Making sure schools are following the law is a big responsibility. Some of that responsibility lies with federal and state agencies. But most of it rests with local school districts.
The main law that covers special education is the
Individuals with Disabilities Education Act
(IDEA). It includes requirements that are meant to hold schools accountable. IDEA also provides parents with
steps they can take
if they believe the law isn’t being followed for their child.
State departments of education oversee local school districts. Their job is to make sure school districts are following the laws. They’re also expected to correct any instances when they find districts are not following them.
States use a variety of strategies to monitor school districts. These may include reviewing data on how well students with disabilities are faring compared to other students. States may also examine parent complaints and
due process hearings
. And they may conduct in-person visits to local schools.
School districts should supervise the staff in their schools. It’s the district’s job to see that those who are responsible follow through with requirements of the law.
must state the
services and supports
she needs in order to participate and reach her annual goals. The school district is responsible for making sure her IEP is being followed and services are being given as planned. But it isn’t responsible for providing supports beyond those listed in her IEP.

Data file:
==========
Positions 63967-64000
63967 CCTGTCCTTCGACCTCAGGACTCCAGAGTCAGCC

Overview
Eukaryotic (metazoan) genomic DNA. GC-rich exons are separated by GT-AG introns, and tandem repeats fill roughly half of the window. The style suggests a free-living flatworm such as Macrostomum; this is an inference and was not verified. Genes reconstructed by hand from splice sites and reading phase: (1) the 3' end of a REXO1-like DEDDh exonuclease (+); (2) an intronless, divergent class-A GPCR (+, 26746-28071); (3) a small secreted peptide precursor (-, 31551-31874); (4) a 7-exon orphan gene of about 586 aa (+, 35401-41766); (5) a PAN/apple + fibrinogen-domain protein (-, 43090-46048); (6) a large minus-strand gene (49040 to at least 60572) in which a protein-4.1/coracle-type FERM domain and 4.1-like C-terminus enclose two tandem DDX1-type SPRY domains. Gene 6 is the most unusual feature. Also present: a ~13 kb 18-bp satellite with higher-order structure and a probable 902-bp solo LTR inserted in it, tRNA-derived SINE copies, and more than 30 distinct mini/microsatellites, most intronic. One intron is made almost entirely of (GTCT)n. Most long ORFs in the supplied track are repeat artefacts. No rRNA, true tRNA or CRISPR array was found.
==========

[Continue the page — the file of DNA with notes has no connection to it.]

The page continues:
IDEA requires schools to have what’s called an “agency representative” on the IEP team. This person is responsible for seeing that your child gets the supports and services as written in her IEP.
If you believe the
school isn’t following through on your child’s IEP
, contact the agency representative. (His name may be listed on the IEP. But if not, ask the principal who to talk to.) Identify the specific services your child isn’t getting, ideally in writing. And ask for a time to meet to discuss it.
If you don’t feel the representative resolves your concern, there are steps you can take. Start by contacting your district’s special education coordinator to make a complaint. Again, it’s best if you do this in writing. You should also review the district’s due process procedures in the
IDEA gives parents the option to
with their state department of education. Parents can also request a due process hearing.
States have flexibility with some of the legal requirements, so you should become familiar with your state’s regulations. Plus, every state has a federally funded
parent training center to provide families with information on your rights under IDEA. Find
your parent training center here.
Are you interested in learning more about the laws that protect your child? Read about the
Every Student Succeeds Act (ESSA), the main education law for public schools